T3 recap: What’s next for public relations, strategy and technology

June 14, 2010

Sarah Evans didn’t talk about any new gadgets or gimmicks during her morning keynote address at PRSA’s Technology Section T3PR Conference this past Friday in New York City.

Instead, Evans, president of Sevans Strategy and founder of #journchat, discussed the necessity of integrating an organized and innovative approach to social media tools, which is more than finding the next Twitter or Foursquare. “It’s about bringing structure, focus and strategy to the idea of social media,” she said.

Evans added that keeping up with every new platform will only distract you from honing your skills and integrating technology throughout your communication.

She listed the following steps to focus your efforts and achieve sustainable success:

  1. Know what you want to accomplish. This is your goal, which becomes your strategy. Reaching new customers requires a different approach than keeping tabs on your competitors.
     
  2. Identify the business’ social media structure. Different organizations have different needs, goals and resources. Find the structure that works for you.
     
  3. Integrate social media into an existing business plan. Clearly define responsibilities so that social media doesn’t become a turf war.
     
  4. Establish social media policy. This is an essential step for every organization that uses social media. Identify who can say what, when and where. Know when you will or will not respond — especially in a crisis. Make sure that your policy is sustainable, and prepare an exit strategy. The policy should also address whether employees need social media training and define appropriate social media use versus abusing time online.
     
  5. Examine your workflow, and change it as necessary. Evans said that the most common resistance to social media she hears is, “I have no time.” But it’s not about working more; it’s about working better. Create a process, a system, a habit. Break down tasks if necessary. This will help eliminate confusion and streamline the process.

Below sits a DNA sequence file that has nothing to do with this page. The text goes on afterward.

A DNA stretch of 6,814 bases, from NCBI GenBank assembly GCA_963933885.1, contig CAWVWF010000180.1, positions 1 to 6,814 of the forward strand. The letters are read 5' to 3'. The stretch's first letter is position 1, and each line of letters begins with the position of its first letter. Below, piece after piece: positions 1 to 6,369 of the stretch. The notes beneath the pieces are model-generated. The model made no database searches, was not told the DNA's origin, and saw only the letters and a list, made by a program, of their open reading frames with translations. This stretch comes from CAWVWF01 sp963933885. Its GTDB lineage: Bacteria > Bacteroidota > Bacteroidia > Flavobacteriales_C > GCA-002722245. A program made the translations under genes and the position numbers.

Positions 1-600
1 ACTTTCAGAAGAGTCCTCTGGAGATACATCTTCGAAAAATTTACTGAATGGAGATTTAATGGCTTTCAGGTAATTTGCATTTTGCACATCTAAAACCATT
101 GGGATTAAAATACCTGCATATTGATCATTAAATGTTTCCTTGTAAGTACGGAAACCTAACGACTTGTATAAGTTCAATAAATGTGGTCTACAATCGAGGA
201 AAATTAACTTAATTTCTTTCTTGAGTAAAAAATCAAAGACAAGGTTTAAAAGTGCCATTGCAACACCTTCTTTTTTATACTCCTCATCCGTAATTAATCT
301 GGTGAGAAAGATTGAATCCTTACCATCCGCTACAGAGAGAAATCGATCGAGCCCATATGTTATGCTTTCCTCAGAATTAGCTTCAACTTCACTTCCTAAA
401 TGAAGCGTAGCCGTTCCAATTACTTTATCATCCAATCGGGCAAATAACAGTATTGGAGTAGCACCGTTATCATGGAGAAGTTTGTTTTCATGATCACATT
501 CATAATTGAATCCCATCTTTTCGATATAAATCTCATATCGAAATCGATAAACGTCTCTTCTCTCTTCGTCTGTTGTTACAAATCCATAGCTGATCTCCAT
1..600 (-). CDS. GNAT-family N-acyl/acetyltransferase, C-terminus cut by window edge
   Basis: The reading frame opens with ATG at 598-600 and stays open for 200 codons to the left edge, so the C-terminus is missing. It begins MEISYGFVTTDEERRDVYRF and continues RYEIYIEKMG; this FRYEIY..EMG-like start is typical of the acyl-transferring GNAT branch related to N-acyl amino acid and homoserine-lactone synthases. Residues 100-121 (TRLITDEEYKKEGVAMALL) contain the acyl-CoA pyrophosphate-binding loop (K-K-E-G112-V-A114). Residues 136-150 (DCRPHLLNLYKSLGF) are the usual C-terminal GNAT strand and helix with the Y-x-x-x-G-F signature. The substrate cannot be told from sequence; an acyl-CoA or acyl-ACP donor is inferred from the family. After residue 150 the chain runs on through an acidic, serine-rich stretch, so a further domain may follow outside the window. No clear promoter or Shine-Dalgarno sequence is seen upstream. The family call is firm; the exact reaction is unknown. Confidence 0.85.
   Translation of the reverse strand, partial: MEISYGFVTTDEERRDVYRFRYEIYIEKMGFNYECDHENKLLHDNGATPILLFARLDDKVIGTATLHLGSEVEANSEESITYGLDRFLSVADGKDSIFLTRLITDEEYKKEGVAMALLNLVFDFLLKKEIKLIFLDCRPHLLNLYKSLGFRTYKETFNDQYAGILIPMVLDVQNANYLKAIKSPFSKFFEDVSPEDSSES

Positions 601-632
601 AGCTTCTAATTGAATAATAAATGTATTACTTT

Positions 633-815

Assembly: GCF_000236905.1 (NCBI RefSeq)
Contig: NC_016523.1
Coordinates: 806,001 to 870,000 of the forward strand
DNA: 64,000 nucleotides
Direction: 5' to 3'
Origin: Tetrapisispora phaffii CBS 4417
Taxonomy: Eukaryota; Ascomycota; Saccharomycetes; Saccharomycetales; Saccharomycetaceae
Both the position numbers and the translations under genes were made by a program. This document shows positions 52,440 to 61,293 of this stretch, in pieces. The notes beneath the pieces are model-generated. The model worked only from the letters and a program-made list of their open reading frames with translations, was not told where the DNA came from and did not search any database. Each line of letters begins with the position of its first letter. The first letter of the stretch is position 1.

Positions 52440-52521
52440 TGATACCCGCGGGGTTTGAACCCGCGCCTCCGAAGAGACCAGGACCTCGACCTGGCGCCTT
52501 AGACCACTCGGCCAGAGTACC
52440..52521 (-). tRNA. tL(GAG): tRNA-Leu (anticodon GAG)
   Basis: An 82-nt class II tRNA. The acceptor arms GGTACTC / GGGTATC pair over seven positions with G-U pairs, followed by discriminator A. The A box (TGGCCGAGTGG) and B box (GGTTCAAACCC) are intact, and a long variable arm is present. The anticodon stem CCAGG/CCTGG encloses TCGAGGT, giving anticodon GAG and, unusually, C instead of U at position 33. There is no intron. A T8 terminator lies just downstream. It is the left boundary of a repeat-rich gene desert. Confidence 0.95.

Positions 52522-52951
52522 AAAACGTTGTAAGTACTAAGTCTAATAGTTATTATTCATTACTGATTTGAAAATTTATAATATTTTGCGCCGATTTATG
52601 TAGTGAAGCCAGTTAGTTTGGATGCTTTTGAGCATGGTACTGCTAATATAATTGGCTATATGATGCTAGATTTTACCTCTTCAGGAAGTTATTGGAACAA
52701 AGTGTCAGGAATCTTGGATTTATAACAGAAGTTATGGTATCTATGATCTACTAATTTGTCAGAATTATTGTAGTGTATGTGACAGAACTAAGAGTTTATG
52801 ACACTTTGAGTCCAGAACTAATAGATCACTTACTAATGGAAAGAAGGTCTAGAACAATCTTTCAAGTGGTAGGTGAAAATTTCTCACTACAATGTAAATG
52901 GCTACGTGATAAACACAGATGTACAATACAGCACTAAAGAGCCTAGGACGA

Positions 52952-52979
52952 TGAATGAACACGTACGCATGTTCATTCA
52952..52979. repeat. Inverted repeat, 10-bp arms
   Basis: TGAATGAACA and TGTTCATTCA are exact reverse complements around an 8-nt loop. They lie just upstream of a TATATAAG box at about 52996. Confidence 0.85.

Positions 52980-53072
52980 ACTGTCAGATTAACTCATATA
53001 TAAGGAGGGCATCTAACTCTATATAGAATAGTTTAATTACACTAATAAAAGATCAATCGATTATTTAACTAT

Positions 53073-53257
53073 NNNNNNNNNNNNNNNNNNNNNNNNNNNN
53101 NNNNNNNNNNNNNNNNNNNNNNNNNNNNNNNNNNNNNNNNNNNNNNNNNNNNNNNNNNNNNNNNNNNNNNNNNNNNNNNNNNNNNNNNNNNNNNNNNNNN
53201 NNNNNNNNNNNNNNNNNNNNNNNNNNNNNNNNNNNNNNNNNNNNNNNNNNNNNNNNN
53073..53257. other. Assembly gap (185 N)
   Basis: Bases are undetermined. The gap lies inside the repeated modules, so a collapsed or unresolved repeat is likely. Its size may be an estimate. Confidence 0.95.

6. Integrate listening. Pay attention to where people are going. Connect through niche audiences. Facebook and Twitter may be the big names, but there are other networks for people who are interested in shopping, cooking, sports, etc.

Evans said that PR professionals need to focus on more than one social media platform and create tactics that are multifunctional. To do so, Evans offered the following tips:

  • Find an opportunity to showcase what you do best.
  • Hijack a conversation and offer an opportunity for others to share. It’s not about being the loudest, but owning a piece of the conversation.
  • Meet a need in an innovative way.
  • Ask your audience what they want and then give it to them.
  • Create lots of quality content.
  • Give freely, give often. Evans said that she believes in abundance — there is enough business for everyone.
Kyra Auffermann is the digital content editor for Tactics. She oversees PRSA’s daily Issues & Trends e-newsletter. She is a Boston College graduate.
Email: kyra.auffermann at prsa.org

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